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Women Governors - 2002-09-05

Labor Day weekend is traditionally busy for political candidates. Among those running, with what many say is a good chance of winning, are 15 women. All with their eyes on the governor's mansion. Only 19 women have made it there in the past.

In Maryland, there is Kathleen Kennedy Townsend, with her famous political name. She’s the daughter of Robert Kennedy, and the niece of President Kennedy. Another woman with a well-known name, former U.S. Attorney General Janet Reno, is running in Florida.

"What you see is what you get."

Beyond those two, 13 other women in 12 states -- mostly Democrats -- are still in the running for November. Marie Wilson, at the White House Project:

”That's the trick. To get a lot of women out there so you can get beyond the issue of gender.”


The candidate generating the most excitement is Democrat Jennifer Granholm in Michigan, the favorite to become that state's first female governor.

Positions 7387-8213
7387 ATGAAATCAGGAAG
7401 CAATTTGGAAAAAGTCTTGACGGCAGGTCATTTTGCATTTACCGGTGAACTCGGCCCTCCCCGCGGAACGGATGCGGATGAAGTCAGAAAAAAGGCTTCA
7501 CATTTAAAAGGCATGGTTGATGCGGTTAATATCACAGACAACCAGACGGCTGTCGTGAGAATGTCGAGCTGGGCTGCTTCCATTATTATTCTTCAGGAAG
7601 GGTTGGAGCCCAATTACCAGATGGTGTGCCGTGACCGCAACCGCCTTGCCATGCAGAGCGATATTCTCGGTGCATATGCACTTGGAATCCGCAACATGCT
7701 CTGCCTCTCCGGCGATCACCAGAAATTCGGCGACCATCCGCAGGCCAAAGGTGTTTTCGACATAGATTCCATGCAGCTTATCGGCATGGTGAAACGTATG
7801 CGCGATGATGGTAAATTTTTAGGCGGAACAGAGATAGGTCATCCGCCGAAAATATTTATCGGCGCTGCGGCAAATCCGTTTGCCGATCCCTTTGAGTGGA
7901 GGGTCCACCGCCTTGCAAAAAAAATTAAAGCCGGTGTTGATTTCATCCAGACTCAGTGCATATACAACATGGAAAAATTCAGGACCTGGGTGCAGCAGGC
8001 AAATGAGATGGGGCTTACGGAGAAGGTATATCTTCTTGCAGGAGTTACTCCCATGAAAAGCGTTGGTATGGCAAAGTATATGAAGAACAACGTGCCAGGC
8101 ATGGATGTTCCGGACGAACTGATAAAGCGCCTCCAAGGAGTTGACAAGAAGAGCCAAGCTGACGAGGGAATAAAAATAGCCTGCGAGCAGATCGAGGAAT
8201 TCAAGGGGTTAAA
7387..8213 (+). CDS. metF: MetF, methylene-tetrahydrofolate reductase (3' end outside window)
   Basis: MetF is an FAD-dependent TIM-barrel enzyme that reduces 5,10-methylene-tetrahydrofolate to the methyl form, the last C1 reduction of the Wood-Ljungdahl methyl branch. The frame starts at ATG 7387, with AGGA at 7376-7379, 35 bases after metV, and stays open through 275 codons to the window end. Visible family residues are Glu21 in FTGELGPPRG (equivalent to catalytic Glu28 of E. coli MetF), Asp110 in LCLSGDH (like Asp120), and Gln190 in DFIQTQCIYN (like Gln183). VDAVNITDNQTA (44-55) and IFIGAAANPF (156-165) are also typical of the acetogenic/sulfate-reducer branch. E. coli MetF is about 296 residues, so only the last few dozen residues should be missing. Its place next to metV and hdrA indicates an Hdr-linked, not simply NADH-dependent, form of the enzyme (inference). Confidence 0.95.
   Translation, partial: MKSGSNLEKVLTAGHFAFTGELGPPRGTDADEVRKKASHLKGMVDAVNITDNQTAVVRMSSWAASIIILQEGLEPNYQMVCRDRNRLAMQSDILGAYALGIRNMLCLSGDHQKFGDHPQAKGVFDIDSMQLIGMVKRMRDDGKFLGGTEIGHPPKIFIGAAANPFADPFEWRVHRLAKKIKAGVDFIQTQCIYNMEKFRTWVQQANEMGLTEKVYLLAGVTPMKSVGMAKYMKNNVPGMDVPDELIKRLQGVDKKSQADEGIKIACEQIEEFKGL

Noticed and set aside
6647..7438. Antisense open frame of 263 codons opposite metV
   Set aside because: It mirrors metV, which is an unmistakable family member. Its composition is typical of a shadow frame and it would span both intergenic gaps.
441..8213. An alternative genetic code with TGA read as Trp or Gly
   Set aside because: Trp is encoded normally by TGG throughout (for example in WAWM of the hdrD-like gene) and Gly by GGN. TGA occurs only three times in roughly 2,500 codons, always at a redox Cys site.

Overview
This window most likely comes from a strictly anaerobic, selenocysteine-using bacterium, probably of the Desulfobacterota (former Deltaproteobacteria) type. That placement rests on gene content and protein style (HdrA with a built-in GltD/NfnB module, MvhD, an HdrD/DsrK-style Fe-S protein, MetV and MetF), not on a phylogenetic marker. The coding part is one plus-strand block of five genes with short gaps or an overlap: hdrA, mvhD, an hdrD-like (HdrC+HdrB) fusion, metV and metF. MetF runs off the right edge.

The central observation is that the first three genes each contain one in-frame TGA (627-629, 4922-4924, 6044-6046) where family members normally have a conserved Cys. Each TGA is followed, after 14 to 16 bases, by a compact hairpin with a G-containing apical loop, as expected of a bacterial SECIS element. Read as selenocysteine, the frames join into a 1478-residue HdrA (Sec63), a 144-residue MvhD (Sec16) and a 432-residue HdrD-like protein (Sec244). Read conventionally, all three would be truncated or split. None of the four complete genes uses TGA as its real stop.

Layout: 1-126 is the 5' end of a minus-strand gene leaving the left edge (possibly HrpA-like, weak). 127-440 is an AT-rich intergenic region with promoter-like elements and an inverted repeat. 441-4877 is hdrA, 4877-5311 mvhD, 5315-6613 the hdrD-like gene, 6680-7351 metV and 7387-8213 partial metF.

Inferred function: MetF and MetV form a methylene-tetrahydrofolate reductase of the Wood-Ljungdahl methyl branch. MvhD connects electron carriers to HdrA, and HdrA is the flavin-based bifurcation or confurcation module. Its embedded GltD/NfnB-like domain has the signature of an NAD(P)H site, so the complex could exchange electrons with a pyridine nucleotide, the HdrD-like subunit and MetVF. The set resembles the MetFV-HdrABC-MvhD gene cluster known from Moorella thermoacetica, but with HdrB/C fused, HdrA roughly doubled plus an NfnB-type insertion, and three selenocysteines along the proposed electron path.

While the number of women in Congress might actually decline after the election, this gubernatorial surge comes after women have spent the last generation working up the ladder of state and local government.

These women have learned to play at what has been a man's game, the big-time fundraising and coalition building required winning a state's highest office.

"There's a lot of possibility now, much more than there was forty years ago. I believe that all across the United States people are ready to have a woman leader, a woman governor."

And victories now could provide what this country still lacks: credible female candidates for president and vice president. Four out of the last five presidents were governors before coming to Washington.

Michigan's Granholm has rock-star appeal and a big-state base, which would make her an obvious candidate for vice president or maybe even president, but there is one catch -- Granholm was born in Canada, and is barred by the Constitution from serving in the White House. But these women will almost certainly win enough of these governors’ races to put the country closer than it has ever been to a woman president.